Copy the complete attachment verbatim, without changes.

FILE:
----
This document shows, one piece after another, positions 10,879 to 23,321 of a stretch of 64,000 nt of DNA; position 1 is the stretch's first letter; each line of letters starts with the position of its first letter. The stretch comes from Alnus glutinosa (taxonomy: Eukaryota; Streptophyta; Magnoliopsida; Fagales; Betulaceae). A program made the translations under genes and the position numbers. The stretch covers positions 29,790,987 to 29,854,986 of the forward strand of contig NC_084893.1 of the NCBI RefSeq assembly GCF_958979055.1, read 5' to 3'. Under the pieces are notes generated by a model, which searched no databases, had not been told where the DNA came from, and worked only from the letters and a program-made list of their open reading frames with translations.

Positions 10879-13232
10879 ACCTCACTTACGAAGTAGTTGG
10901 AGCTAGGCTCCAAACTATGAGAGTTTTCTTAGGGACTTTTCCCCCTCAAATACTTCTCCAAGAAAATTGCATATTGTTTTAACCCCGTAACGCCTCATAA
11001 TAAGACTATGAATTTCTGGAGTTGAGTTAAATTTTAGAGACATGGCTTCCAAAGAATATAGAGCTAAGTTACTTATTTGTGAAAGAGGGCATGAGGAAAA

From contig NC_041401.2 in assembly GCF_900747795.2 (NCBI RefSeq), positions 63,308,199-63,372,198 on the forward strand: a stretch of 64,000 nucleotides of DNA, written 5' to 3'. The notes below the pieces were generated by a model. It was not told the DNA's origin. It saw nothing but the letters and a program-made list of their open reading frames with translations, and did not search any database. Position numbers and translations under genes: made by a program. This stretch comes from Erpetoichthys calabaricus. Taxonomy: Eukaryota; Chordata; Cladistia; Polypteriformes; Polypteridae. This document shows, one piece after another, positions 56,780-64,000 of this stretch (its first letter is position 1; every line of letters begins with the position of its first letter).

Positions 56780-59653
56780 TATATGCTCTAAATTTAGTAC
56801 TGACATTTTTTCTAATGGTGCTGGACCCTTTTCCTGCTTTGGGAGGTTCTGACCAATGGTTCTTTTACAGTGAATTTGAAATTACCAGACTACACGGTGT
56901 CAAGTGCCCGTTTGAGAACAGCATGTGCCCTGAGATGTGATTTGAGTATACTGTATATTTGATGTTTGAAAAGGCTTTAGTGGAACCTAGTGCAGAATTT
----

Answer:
This document shows, one piece after another, positions 10,879 to 23,321 of a stretch of 64,000 nt of DNA; position 1 is the stretch's first letter; each line of letters starts with the position of its first letter. The stretch comes from Alnus glutinosa (taxonomy: Eukaryota; Streptophyta; Magnoliopsida; Fagales; Betulaceae). A program made the translations under genes and the position numbers. The stretch covers positions 29,790,987 to 29,854,986 of the forward strand of contig NC_084893.1 of the NCBI RefSeq assembly GCF_958979055.1, read 5' to 3'. Under the pieces are notes generated by a model, which searched no databases, had not been told where the DNA came from, and worked only from the letters and a program-made list of their open reading frames with translations.

Positions 10879-13232
10879 ACCTCACTTACGAAGTAGTTGG
10901 AGCTAGGCTCCAAACTATGAGAGTTTTCTTAGGGACTTTTCCCCCTCAAATACTTCTCCAAGAAAATTGCATATTGTTTTAACCCCGTAACGCCTCATAA
11001 TAAGACTATGAATTTCTGGAGTTGAGTTAAATTTTAGAGACATGGCTTCCAAAGAATATAGAGCTAAGTTACTTATTTGTGAAAGAGGGCATGAGGAAAA

From contig NC_041401.2 in assembly GCF_900747795.2 (NCBI RefSeq), positions 63,308,199-63,372,198 on the forward strand: a stretch of 64,000 nucleotides of DNA, written 5' to 3'. The notes below the pieces were generated by a model. It was not told the DNA's origin. It saw nothing but the letters and a program-made list of their open reading frames with translations, and did not search any database. Position numbers and translations under genes: made by a program. This stretch comes from Erpetoichthys calabaricus. Taxonomy: Eukaryota; Chordata; Cladistia; Polypteriformes; Polypteridae. This document shows, one piece after another, positions 56,780-64,000 of this stretch (its first letter is position 1; every line of letters begins with the position of its first letter).

Positions 56780-59653
56780 TATATGCTCTAAATTTAGTAC
56801 TGACATTTTTTCTAATGGTGCTGGACCCTTTTCCTGCTTTGGGAGGTTCTGACCAATGGTTCTTTTACAGTGAATTTGAAATTACCAGACTACACGGTGT
56901 CAAGTGCCCGTTTGAGAACAGCATGTGCCCTGAGATGTGATTTGAGTATACTGTATATTTGATGTTTGAAAAGGCTTTAGTGGAACCTAGTGCAGAATTT